CSEP551 -- Programming Assignment #1
Out: Monday, January 9th, 2012
Due: Monday, January 30th, 2012, by 5pm
what to turn in
In this assignment, you will investigate the impact of system call
overhead on application performance. Your ultimate goal is to produce
a set of graphs that looks something like the following:
This graph shows some application-level benchmark performance as a
function of system call latency. To generate this graph, you will
modify the linux kernel so that you can add a specifiable amount of
overhead to every system call. By varying this overhead, you can
measure benchmark performance as a function of this overhead to
generate the curve.
Here are the steps we recommend that you should follow:
- Set up an environment in which you can install linux and compile
linux kernels. I strongly recommend using VMware for this. (It is true
that VMware will affect your benchmark performance, but let's ignore
that for this assignment.) You'll need to:
- Find a computer on which you can install VMware. UW CSE
students can get a
one-year license of VMware for free. On Windows or Linux, you
want VMware workstation; on a Mac, you want VMware fusion.
- Install VMware.
- Find and download a Linux virtual machine. I recommend that
you use the virtual machine image that was prepared for the UW
undergraduate operating systems course. You can download
the image here. It's 4GB tarball, so be forewarned that it
might take some time to download over broadband. Once you've
downloaded it, extract the archive (12GB expanded).
(If you'd prefer to use a different Linux distribution, feel
free, but you'll be on your own to figure out how to compile,
install, and boot into a new kernel using it.)
- Practice compiling, installing, and booting into a new kernel.
For the VM we recommended, you can find instructions
on how to do this here.
(If you're using your own flavor of Linux, you'll need to figure
out how to do this yourself. You may need to install kernel
sources, configure the kernel, and maybe even install compilation
tools, depending on what you're starting with.)
- You're now ready to modify the linux kernel so that you can add
overhead to every system call that occurs. To do this, you'll need
- Figure out how system calls work on Linux, and trace them
through the linux kernel source code. There are plenty of Web pages
that should help with this, but as a hint, Linux 2.6 uses the
sysenter and sysexit instructions to do efficient user
to kernel crossings. See, for example, here.
- Add your code to the system call path. You'll have to decide
where to do this; there is a quick way that will require a small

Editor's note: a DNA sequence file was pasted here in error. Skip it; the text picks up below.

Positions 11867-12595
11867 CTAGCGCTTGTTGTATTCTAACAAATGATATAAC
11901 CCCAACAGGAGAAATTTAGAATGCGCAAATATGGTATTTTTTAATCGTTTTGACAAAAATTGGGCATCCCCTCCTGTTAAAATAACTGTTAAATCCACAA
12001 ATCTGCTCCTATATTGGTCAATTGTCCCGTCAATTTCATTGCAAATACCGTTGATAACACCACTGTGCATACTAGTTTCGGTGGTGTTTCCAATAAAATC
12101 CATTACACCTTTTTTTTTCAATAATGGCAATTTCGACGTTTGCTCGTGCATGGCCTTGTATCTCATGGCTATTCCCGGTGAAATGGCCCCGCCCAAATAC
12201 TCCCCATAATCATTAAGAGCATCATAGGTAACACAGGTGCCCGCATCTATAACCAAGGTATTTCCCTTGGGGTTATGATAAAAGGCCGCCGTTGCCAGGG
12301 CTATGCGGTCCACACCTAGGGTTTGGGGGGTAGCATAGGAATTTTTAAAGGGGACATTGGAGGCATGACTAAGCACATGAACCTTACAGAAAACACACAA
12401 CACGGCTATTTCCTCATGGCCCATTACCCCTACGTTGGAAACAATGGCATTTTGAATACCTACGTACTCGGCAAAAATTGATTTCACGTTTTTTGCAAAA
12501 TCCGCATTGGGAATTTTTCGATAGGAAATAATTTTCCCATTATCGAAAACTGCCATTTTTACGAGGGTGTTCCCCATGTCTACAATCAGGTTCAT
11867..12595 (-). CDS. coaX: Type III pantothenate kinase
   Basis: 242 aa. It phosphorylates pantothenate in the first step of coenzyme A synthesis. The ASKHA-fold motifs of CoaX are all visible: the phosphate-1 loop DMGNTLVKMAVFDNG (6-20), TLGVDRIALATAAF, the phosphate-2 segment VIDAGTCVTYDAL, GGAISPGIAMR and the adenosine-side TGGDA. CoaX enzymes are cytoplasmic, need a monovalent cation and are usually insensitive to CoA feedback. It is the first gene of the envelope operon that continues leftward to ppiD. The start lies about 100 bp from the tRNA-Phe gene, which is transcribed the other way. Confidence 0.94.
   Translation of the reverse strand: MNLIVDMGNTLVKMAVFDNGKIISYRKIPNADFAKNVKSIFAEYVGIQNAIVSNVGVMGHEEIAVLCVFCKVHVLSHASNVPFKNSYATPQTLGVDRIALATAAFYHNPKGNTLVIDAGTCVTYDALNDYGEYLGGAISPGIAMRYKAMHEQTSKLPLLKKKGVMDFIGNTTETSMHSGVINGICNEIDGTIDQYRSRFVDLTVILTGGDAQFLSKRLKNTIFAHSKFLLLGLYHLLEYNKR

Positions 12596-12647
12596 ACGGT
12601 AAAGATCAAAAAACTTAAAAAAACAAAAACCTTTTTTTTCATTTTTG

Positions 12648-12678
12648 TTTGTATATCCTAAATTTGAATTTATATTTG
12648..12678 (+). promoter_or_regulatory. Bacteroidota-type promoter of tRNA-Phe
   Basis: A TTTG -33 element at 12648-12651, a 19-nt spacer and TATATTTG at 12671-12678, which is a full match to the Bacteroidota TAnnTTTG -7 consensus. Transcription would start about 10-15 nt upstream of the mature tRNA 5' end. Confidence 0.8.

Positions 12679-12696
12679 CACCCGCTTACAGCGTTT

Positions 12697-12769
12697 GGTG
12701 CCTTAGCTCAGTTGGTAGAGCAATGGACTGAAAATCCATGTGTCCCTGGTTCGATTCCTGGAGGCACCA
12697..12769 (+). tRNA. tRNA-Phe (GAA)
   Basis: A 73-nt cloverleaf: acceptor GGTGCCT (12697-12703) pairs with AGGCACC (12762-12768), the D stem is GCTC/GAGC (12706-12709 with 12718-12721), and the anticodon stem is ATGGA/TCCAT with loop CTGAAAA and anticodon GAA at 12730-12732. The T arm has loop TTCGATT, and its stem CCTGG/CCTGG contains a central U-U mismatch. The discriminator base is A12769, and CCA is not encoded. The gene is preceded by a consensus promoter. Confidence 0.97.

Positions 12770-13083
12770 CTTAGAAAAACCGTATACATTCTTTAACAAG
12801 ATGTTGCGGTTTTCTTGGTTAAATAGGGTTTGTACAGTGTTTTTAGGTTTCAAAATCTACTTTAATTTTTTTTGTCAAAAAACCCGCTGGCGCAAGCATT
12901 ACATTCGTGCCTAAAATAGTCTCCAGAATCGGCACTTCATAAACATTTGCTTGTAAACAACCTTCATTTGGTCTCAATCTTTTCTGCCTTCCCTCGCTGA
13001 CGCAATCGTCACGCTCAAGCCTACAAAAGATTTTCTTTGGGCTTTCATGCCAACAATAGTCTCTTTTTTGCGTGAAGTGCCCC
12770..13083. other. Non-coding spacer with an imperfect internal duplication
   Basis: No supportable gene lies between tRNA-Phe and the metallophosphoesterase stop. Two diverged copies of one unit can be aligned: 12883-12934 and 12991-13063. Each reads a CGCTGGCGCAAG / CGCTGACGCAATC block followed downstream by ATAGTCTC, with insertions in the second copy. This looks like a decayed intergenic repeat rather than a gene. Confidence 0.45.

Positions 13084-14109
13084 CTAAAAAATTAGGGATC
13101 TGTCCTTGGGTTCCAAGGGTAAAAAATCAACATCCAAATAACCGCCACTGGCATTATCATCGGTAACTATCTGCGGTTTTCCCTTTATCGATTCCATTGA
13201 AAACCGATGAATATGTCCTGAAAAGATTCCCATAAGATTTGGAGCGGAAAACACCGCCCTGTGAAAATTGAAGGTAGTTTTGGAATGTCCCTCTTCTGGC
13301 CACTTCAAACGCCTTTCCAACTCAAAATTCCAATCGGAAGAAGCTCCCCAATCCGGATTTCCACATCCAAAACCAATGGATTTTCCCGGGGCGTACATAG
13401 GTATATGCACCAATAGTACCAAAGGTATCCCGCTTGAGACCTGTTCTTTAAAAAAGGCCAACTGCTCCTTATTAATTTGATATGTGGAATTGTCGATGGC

amount of assembly hacking in one location, and a more onerous way
that will require C programming but patching a bunch of files and
- Your code should introduce a variable amount of overhead,
presumably by doing computation in a loop, and varying the loop
- Make it possible for user-level programs to change the amount
of system call overhead introduced by your code. I suggest that you
add something to the /proc virtual file system to do this -- i.e.,
by writing a number to a file you create in proc, your code will
vary the amount of loop overhead according to that number. There
are plenty of web pages that will help you learn how to add
something to the /proc filesystem; see, for example, here.
- Calibrate your system call overhead by measuring the latency
of a simple system call (e.g., close(100)) as a function of your
- Measure the performance of the following three benchmarks
as a function of system call overhead:
- compiling the linux kernel source tree
- the maximum throughput of apache serving a small, static file
- something of your choice
Be careful of caching effects when running your benchmarks, in particular, of the file system buffer cache!
If you want some extra credit, find a way to add a similar delay loop
(including another /proc interface) on the ethernet packet reception
and transmission paths. Calibrate this delay loop. Devise an
experiment to measure the impact of this delay on the throughput and
latency of serving a small, static web page from Apache. Devise
another experiment to measure the impact of this delay on the
throughput and latency of serving a large, static web page from
Apache. Explain your results.
What to turn in
You should submit your assignment by emailing a single .tar.gz/.zip
archive to Steve and Owen containing the following elements:
- a description of your linux environment, including whether you used
VMware, which linux kernel version you modified, and so on.
- any source code you generated, including files that you
modified in the linux kernel tree. Please don't send us the full
kernel source tree; just send us any files that you modified.
- a writeup that includes:
- your name
- a brief description of how you added overhead (i.e., explain the design / implementation of your code)
- a brief description of the mechanism you introduced that allows user-level code to vary the system call overhead
- a graph showing the calibration of your introduced system call overhead
- the graphs of your benchmark results, and a description of your measurement method
- a short analysis of the graphs -- why are they shaped the way they are, why are they differently shaped for the different benchmarks, and what high-level lessons do you draw from this?